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Today we bring you a guest post on community relations and corporate reputation by Donnell Alexander, who lives and writes just outside Portland. He is author of the enhanced ebook Beyond Ellis D.

Accumulation from the February snowstorm was still piled around the city when everyone beyond the confines of Northeast Portland learned what had happened. Well, they learned at least a version of what went down.

This winter’s wacky sound-bite narrative of a historically-black Portland neighborhood turning away a Trader Joe’s grocery development because the deal would attract “too many white people” made noises that sounded like the breaking of the Internet. The very idea felt too weird to be true or ignored.

There’s a neighborhood that would oppose a Trader Joe’s? And Portland  has black people?

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Unilever Is Cool with People Mocking Latest Dove ‘Real Beauty’ Campaign

Every brand wants to start a conversation, right? Unilever’s Dove has unquestionably scored one of the biggest media wins in recent years with its extended “Real Beauty” campaign by Ogilvy.

The latest spot, titled “Patches”, went viral faster than any of its predecessors. In an interview earlier this month, a branding expert told us it was an example for other brands to mimic.

And yet, with success comes criticism. As the ad got bigger, nearly every blog weighed in to knock it. EDGE Collective founder Ryan Aynes told us that the amplification of negative sentiments on social media made the backlash look larger than it actually was, but plenty of people still disapprove.

This parody of the spot isn’t the funniest thing you’ll see this week, but it does summarize the complaints made against Dove:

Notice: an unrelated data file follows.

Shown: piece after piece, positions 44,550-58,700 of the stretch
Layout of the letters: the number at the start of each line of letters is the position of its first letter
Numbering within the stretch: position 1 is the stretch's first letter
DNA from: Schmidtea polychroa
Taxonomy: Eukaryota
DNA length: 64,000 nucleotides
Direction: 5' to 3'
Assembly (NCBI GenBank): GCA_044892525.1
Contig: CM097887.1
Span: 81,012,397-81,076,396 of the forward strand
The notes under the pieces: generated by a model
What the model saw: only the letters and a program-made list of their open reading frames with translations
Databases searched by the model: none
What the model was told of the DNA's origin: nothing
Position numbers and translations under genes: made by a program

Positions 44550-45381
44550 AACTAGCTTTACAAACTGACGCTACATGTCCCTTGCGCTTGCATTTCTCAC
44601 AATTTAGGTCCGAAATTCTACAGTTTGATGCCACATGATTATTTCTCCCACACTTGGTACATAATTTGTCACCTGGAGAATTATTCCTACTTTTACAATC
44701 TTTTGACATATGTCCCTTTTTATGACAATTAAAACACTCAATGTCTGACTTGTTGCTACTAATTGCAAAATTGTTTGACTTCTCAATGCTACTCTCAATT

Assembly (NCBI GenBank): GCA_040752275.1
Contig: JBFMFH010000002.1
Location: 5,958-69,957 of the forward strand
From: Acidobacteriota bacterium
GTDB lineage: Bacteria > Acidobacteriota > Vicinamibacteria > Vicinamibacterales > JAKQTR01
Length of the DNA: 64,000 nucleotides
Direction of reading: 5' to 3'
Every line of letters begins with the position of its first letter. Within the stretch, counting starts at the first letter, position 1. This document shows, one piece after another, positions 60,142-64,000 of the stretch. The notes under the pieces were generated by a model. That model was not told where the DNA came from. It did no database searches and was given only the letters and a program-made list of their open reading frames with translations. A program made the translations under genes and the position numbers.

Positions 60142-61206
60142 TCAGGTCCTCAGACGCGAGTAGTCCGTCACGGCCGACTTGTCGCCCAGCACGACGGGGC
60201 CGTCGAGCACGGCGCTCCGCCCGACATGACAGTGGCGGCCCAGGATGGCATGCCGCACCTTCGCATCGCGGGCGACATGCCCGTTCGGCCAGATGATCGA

As our headline reads, however, Unilever is totally cool with it.

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Apple Highlights Environmental Efforts, Counters Greenwashing Charges

Apple has suffered from significant challenges to its reputation for ethics and business practices due to dirty laundry aired during its ongoing legal battles.

But when it comes to CSR and particularly environmental practices, the company seems to be doing fairly well. Today brought this campaign anticipating Earth Day:

As several outlets have noted, it’s not simply a high-budget video documenting internal operations.

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Steve Jobs Is Now Bad for Apple’s Reputation

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To say that recent lawsuits have been terrible PR for Apple would be an understatement.

The company’s ongoing copyright battle with Samsung, for example, produced a string of internal emails between its marketing manager and its ad agency, TBWA\Chiat\Day, over “brand likability” and the failure of recent campaigns to elevate the iPhone over the Galaxy.

The other big suit going on at the moment concerns supposed anti-employee collusion between four top tech companies: Apple, Google, Intel and Adobe. The plan’s mastermind was Steve Jobs himself, but Apple would prefer that no one mention that fact at trial.

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Coming to a Freezer Near You: PR from the Frozen Food Section?

frozen food review

Because even the frozen pork rinds need love

DYK that there has been a shortage in the frozen food section?

Evidently, it has grown to Hungry-Man XXL proportions because the entire frozen food industry believes it has an image problem. It could be America’s push to eat healthy. Possibly, farm-to-table is to blame. Maybe, it is because of all those shows Food Network keeps creating forcing at-home cooks to believe they can be the next Emeril Lagasse.

Whatever the case, the American Frozen Food Institute has decided to invest in a “multi-year, multimillion dollar PR campaign.” Oh, it’s real. It’s very real.  Read more